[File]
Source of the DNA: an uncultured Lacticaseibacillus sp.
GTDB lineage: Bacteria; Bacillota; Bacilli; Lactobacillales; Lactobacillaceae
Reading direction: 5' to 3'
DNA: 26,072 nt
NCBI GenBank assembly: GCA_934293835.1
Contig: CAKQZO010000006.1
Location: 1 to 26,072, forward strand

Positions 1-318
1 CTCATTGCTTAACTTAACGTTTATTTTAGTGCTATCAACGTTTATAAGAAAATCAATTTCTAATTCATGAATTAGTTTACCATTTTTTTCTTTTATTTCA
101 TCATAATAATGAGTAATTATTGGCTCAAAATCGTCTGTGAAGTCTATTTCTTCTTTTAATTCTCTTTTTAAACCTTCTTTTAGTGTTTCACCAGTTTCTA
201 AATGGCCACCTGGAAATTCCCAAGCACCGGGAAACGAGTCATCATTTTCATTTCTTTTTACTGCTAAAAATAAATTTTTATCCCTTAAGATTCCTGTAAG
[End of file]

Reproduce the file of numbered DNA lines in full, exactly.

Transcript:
Source of the DNA: an uncultured Lacticaseibacillus sp.
GTDB lineage: Bacteria; Bacillota; Bacilli; Lactobacillales; Lactobacillaceae
Reading direction: 5' to 3'
DNA: 26,072 nt
NCBI GenBank assembly: GCA_934293835.1
Contig: CAKQZO010000006.1
Location: 1 to 26,072, forward strand

Positions 1-318
1 CTCATTGCTTAACTTAACGTTTATTTTAGTGCTATCAACGTTTATAAGAAAATCAATTTCTAATTCATGAATTAGTTTACCATTTTTTTCTTTTATTTCA
101 TCATAATAATGAGTAATTATTGGCTCAAAATCGTCTGTGAAGTCTATTTCTTCTTTTAATTCTCTTTTTAAACCTTCTTTTAGTGTTTCACCAGTTTCTA
201 AATGGCCACCTGGAAATTCCCAAGCACCGGGAAACGAGTCATCATTTTCATTTCTTTTTACTGCTAAAAATAAATTTTTATCCCTTAAGATTCCTGTAAG